I think it’s a crappy strategy for bunting on a tough decision. Mediocre workers hate being reminded that they’re mediocre when better performers climb the ladder faster, so best to make it “fair” by tying promotions to absolutely nothing of any substance.

    2. Katie F*

      That sounds like a great way to lose some exceptional employees and create low morale and lowered standards in everyone left.

      1. all aboard the anon train*

        Seriously! Morale is very low, and I’ve already lost some great coworkers due to this. Not to mention it’s prompted me to start looking. Even with a flurry of high performers leaving, management hasn’t done anything about it when they’ve all said their mentioned the promotion rules and morale in their exit interviews.

    3. Chinook*

      “It’s a dumb plan for a lot of reasons, but mostly because a lot of the people who’ve been promoted would never have gotten promoted on their skills and performance alone.”

      Every time I hear about this, I think about this one medal in the Canadian military that they give for years of service without an issue (which could include showing up late for parade or not shaving). Whenever you get in trouble, the clock restarts at zero. I have heard it referred to as “congratulations – you never got caught” award.

  7. Katie F*

    Your boss is scared of hurting someone’s feelings? Yikes. That’s a rough position to be in, working for someone who can’t actually manage. Part of management is knowing that not everyone will like everything you do.

    If i were you, I’d get out. I know you haven’t been there that long, but I would start job-searching now. The cuts to time off and retirement are no small potatoes and if you’re already working at below-market rates, it would have to be a truly amazing job for me to want to deal with both the promise of further cuts in the future (as i’m almost certain there will be, if they’ve pulled this once I believe they’ll try again) and inept managemen tmore interested in sparing feelings than doing what’s best for the team.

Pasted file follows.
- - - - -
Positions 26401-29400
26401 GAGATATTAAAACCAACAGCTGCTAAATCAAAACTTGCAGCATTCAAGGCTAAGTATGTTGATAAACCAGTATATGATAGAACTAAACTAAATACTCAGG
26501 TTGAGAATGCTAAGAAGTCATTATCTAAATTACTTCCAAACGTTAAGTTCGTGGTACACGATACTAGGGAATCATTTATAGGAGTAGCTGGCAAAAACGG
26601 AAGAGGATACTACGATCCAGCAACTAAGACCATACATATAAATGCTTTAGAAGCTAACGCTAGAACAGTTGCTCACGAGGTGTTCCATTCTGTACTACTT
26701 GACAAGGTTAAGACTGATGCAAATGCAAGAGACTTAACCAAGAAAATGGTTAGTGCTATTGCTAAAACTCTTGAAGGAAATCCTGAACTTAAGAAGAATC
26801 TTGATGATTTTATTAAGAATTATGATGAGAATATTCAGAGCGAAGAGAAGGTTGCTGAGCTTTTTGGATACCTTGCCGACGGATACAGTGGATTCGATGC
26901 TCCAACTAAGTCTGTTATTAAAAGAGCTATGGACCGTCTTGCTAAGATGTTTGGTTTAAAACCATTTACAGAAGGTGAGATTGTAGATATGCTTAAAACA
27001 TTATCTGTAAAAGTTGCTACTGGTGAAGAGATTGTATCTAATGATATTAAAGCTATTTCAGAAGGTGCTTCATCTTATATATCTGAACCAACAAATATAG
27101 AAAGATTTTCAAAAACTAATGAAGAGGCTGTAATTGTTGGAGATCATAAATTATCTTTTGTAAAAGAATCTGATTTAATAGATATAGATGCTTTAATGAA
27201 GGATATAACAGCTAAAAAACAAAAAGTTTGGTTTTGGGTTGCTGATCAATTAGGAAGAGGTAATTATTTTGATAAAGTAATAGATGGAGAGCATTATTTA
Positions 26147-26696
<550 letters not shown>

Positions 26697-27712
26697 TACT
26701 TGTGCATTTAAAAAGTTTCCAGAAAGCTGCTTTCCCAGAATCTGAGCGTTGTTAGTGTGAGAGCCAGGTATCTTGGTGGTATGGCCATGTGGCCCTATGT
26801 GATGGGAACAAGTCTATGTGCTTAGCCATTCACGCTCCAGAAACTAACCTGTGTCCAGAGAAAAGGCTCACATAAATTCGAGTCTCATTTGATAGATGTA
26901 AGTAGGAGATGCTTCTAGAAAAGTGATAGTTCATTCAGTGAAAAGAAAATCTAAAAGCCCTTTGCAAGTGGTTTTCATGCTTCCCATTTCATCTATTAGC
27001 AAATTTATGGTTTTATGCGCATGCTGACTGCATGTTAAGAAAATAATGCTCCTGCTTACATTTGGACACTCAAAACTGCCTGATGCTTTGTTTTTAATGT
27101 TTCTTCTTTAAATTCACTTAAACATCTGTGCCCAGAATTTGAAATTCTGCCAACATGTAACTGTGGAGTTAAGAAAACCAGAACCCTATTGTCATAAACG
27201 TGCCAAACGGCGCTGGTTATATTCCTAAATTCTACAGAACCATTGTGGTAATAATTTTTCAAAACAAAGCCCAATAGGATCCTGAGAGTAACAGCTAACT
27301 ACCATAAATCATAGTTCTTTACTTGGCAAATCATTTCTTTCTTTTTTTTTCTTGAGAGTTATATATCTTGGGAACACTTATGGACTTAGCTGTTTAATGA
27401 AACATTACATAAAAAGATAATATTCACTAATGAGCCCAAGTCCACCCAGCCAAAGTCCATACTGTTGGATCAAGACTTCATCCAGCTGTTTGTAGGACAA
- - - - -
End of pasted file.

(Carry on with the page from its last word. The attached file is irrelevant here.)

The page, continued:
Odds are good it’ll take you a while to find a new job and you’ll end up over the yearlong mark – but I think you could in interviews simply say if asked why you’re leaving after a short time, “There were changes made to the compensation structure that were not in line with what I accepted when I took the position” or something like that and still make it clear it was a professional choice.

    1. The_artist_formerly_known_as_Anon-2*

      “Your boss is scared of hurting someone’s feelings?”

      No, the boss is scared of hurting someone ELSE’S feelings. Doesn’t care about the affected employee.

      1. Artemesia*

        Just as the excuse when a MIL is abusive is ‘that’s just the way she is’ should be met with ‘well the way I am is I don’t put up with that @#$%’ — the excuse ‘it will hurt Newton’s feelings if you are promoted before him’ should be met with ‘it hurts my feelings that you pass me over for promotions I deserve to shield a mediocre performer.’

        1. neverjaunty*

          Yes to all of this. What it really means is “but you’re going to behave decently, where as Fergus will make snarky remarks and be difficult, so it’s easier to shift the emotional cost of his misbehavior onto you.”

            1. The_artist_formerly_known_as_Anon-2*

              Nothing wrong with being the squeaky wheel, so long as you have the horsepower (skills, capabililties) worthy of receiving the grease.

      2. Katie F*

        I didn’t mean to imply the boss was scared of hurting the OP’s feelings – just that a boss who is scared of hurting ANYONE’S feeling is not going to be an effective manager in any way.

  8. Snarkus Aurelius*